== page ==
Daniel W. Drezner
Dr. Doom confuses me
The New York Times runs two op-eds today on the future of the dollar’s status as the world’s reserve currency, particularly with regard to China. Victor Zhikai Gao’s essay doesn’t actually say a whole lot on the matter, except for this excerpt: Beijing recently called for a greater role in international trade for the special ...
The New York Times runs two op-eds today on the future of the dollar’s status as the world’s reserve currency, particularly with regard to China.
Victor Zhikai Gao’s essay doesn’t actually say a whole lot on the matter, except for this excerpt:
Beijing recently called for a greater role in international trade for the special drawing rights currency of the International Monetary Fund. But China is also fully aware that the United States can veto an I.M.F. decision. China’s call was more meant to sound an alarm to the United States.
Many Chinese people increasingly fear the rapid erosion of the American dollar. The United States may want to consider offering inflation-protection measures for China’s existing investments in America, and offer additional security or collateral for its continued investments. America should also provide its largest creditor with greater transparency and information.
As Brad Setser points out, it’s a bit rich for the Chinese to fret about U.S. inflation, since if the renminbi started appreciating, many of the macro imbalances currently plaguing the international monetary system might be lessened. Of course, talking about "currency appreciation" puts the onus on Beijing, while talking about inflation conveniently puts the onus on the United States.
The other op-ed is by Nouriel Roubini — a.k.a., Dr. Doom. It’s a good primer on the benefits that accrue to the United States from having the dollar as the world’s reserve currency. That said, this part confused me:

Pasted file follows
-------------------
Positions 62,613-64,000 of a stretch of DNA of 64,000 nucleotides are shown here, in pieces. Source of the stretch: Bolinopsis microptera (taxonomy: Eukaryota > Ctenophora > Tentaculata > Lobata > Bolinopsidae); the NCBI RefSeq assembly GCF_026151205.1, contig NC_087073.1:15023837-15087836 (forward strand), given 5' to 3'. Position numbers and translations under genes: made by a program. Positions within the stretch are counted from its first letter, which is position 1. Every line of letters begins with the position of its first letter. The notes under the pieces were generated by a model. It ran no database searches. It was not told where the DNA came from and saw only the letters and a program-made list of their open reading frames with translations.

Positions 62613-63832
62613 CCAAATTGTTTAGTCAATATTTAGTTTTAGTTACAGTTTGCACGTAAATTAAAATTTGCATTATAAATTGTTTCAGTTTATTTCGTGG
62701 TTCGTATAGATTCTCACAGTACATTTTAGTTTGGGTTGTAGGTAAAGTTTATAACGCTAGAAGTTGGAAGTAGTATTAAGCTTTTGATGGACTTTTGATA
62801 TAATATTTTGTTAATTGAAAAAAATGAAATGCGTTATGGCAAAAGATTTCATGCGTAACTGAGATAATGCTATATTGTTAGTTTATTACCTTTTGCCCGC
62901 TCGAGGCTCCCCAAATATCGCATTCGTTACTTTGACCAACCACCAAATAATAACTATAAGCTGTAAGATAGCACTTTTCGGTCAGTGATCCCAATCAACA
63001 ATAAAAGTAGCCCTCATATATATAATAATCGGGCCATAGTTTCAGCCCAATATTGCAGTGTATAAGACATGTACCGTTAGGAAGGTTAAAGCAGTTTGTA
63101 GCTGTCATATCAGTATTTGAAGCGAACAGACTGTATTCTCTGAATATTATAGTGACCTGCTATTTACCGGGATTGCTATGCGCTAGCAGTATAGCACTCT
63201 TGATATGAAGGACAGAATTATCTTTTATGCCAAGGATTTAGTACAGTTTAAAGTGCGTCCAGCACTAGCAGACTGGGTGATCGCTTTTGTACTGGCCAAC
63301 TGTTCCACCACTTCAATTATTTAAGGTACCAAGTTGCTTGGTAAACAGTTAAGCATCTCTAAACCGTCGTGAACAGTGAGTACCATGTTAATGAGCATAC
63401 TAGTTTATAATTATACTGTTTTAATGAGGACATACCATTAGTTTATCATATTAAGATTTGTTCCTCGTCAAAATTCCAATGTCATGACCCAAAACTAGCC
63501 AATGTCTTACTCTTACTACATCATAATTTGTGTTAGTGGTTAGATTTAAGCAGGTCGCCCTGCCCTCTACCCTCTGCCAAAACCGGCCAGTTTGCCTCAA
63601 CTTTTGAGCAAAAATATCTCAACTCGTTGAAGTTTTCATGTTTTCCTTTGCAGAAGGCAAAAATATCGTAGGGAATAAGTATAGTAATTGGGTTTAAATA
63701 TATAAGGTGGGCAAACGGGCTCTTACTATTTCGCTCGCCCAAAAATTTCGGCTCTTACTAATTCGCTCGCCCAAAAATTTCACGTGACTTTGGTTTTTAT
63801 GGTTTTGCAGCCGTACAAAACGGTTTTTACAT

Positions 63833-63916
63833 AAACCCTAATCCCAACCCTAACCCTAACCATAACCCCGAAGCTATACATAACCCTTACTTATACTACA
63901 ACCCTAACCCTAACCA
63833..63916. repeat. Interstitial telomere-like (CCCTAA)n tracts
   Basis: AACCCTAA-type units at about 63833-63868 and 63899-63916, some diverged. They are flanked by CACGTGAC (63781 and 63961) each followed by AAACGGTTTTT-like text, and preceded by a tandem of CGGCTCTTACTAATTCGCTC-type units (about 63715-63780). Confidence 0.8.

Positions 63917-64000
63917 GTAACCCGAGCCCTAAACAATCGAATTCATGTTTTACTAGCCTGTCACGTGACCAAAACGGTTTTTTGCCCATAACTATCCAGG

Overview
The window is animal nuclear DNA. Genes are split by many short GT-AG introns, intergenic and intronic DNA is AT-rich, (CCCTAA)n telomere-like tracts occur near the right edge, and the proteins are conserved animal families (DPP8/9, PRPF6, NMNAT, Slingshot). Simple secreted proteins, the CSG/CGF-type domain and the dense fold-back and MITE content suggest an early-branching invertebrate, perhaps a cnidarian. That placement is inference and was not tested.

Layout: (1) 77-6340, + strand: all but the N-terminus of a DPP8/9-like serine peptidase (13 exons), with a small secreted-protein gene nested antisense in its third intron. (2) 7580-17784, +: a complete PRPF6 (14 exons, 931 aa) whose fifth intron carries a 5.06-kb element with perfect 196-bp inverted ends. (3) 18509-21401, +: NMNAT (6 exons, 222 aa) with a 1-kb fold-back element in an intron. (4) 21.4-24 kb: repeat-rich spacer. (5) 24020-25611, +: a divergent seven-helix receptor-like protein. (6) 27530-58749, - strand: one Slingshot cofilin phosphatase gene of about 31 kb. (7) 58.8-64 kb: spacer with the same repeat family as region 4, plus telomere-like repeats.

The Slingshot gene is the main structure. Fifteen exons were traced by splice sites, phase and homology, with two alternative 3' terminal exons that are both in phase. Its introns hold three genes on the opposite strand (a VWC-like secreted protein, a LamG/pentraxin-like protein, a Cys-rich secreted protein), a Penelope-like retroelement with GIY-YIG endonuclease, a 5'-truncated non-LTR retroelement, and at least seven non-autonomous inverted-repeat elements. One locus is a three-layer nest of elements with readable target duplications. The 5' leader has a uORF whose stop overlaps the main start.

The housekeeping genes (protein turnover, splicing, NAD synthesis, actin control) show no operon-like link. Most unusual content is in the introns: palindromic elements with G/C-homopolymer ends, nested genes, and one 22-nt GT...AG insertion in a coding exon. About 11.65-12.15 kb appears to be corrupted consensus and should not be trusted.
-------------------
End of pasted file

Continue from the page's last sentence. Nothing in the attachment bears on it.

We have reaped significant financial benefits from having the dollar as the reserve currency. In particular, the strong market for the dollar allows Americans to borrow at better rates. We have thus been able to finance larger deficits for longer and at lower interest rates, as foreign demand has kept Treasury yields low. We have been able to issue debt in our own currency rather than a foreign one, thus shifting the losses of a fall in the value of the dollar to our creditors. Having commodities priced in dollars has also meant that a fall in the dollar’s value doesn’t lead to a rise in the price of imports (emphasis added).
The other parts of that paragraph make sense, but that last sentence mystifies me. Wasn’t part of the reason that oil and other commodity prices spiked last year was the declining value of the dollar?
In general, both op-eds urge the U.S. to get its financial house in order. I certainly don’t disagree with that recommendation. Still, it’s a bit disingenuous to suggest that the U.S. is the only country at fault for the current overhang of dollar reserves. Beijing needs to take a good hard look in the mirror on this issue.